Editors Note: As India readies to celebrate its 69th Republic Day on 26 January, this five-part series will examine how India's Constitution came to be, how it has been contested over the years and what potential challenges lie ahead.
The Constitution of India is the longest written Constitution of any nation in the world and it is the document based on which the current Indian state is established, constituted and governed. But, what is the meaning of having a constitution and why was it the task of most urgent concern for India's leaders after its independence to draft and adopt one?
On 15 August 1947, India became free from over two centuries of British Rule. Lord Louis Mountbatten, the Earl of Burma ceased being Viceroy of India and took office as India's first Governor General. He was independent India's first head of state, a representative of Independent India's King, His Majesty George VI, the King of India.
(Note: After 15 August 1947, George VI was an Indian King, even though he was also the King of the United Kingdom, India was a separate entity and had her own King, just like Queen Elizabeth II is also the Queen of Australia, Canada and New Zealand today)
It was not as though India needed a constitutional document at that point of time, India did have a governing document, it was known as the Government of India Act, 1935. The Act had been suitably modified by Orders in Council passed by virtue of the Indian Independence Act, 1947 to work as a temporary constitution of India.
Absolute power though, was vested in her legislature, the Constituent Assembly of India. A national assembly, tasked with not just the task of drafting India's constitution but also acting as her first Parliament. It met at the Central Hall of Parliament and it was here that power was transferred from the British Crown to an independent India. One that was free to determine her down destiny, make her own laws and if she liked, over throw her own King. Something she would do three years later on 26 January 1950 when she became a Republic with the commencement of the Constitution of India.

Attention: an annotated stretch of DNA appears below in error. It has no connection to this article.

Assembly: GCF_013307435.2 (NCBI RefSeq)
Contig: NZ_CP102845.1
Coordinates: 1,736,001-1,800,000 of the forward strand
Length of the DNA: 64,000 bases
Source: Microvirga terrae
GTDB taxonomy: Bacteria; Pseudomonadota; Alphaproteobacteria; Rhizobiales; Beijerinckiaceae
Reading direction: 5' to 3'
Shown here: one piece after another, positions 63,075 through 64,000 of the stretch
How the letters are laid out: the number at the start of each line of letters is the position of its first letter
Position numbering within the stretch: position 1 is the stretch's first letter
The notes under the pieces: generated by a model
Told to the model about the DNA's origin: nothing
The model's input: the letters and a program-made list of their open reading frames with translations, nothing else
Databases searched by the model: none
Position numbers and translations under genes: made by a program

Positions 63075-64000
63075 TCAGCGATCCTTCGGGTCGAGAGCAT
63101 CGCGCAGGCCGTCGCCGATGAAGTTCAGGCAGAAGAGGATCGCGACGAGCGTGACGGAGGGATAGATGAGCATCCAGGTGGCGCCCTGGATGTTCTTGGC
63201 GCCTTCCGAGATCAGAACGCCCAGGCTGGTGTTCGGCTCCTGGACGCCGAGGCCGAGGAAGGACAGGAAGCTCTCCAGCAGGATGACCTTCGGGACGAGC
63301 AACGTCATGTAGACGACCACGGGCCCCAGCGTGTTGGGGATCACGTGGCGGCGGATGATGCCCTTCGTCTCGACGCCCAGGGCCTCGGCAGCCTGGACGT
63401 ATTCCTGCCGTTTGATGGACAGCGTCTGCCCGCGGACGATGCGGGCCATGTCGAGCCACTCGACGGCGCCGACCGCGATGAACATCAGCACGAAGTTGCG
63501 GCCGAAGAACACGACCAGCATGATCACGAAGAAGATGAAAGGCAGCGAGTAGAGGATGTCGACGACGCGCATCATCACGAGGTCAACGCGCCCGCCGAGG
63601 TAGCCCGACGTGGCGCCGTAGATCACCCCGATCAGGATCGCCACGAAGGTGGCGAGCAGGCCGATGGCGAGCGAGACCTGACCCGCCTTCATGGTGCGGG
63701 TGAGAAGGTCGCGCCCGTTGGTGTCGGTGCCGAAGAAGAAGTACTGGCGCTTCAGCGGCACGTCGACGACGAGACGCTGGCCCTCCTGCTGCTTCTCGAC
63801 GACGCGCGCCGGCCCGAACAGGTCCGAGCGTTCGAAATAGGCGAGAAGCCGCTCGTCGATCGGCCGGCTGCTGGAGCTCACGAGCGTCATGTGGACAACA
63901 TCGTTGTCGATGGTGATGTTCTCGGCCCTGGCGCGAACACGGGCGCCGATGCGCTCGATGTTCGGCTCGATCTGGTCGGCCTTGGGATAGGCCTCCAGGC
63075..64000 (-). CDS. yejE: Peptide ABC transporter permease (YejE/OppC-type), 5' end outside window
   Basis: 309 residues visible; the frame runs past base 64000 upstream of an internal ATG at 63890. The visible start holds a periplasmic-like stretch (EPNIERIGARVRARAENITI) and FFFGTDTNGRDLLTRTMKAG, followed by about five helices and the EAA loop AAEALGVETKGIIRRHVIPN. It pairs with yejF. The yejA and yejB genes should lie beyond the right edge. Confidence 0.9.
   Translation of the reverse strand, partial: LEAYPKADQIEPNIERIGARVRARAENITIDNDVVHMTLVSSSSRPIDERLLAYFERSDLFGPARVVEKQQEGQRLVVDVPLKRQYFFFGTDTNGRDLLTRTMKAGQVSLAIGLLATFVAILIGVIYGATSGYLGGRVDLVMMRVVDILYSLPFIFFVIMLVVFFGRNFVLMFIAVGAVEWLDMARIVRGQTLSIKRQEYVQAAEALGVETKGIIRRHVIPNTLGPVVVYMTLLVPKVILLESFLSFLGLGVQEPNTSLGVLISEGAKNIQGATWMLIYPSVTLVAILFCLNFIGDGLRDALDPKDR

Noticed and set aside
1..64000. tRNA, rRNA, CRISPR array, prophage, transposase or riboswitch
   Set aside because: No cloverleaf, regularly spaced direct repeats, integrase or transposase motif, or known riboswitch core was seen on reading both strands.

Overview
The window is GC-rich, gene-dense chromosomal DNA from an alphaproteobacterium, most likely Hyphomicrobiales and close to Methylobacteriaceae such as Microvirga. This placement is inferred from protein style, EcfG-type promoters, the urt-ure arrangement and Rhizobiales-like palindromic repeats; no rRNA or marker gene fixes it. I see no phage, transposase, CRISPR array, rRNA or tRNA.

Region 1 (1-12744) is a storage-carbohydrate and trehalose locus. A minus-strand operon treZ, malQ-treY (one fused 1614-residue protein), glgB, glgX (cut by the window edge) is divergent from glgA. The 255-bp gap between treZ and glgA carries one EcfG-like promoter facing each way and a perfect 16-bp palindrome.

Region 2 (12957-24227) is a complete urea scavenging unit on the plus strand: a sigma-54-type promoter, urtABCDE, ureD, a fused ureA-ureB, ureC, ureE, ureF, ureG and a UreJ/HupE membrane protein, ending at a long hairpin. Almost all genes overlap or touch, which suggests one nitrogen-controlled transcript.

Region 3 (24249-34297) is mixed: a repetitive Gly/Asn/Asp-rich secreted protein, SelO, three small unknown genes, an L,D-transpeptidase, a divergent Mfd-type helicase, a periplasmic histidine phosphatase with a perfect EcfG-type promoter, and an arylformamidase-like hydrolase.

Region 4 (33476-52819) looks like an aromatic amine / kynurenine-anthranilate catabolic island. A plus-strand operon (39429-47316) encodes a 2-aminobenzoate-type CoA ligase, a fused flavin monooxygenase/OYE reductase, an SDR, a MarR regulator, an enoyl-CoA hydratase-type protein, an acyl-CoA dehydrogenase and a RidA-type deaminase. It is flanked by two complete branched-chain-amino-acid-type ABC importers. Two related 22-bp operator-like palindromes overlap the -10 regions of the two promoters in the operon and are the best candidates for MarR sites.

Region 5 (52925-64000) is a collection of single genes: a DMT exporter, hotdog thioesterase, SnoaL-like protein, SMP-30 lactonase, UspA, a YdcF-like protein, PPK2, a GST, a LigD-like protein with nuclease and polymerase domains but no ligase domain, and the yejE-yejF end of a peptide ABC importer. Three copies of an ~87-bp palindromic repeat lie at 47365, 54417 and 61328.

The idea of a Constituent Assembly for India was first proposed by Indian philosopher MN Roy. He was a Communist at the time, though in later life he would call himself a Radical Humanist. Roy had his disagreements with Mohandas Karamchand Gandhi, but was someone who was amenable to Jawaharlal Nehru. Roy believed in human freedom. He, unlike the entire Congress leadership at the time and Subhash Chandra Bose, believed that India should capture power by the means of using a Constituent Assembly. For this to happen, she had to support the British in her war against the Axis powers of Germany and Japan — something that the Congress was unwilling to do and Bose was actively fighting against.
Accordingly, to Roy, the fascists posed a threat to democracy everywhere and only if their threat was sufficiently countered could there be a space for a free and democratic India. Towards the end of World War II, he even drafted a Constitution of Free India in 1944 and published it in his weekly Independent India.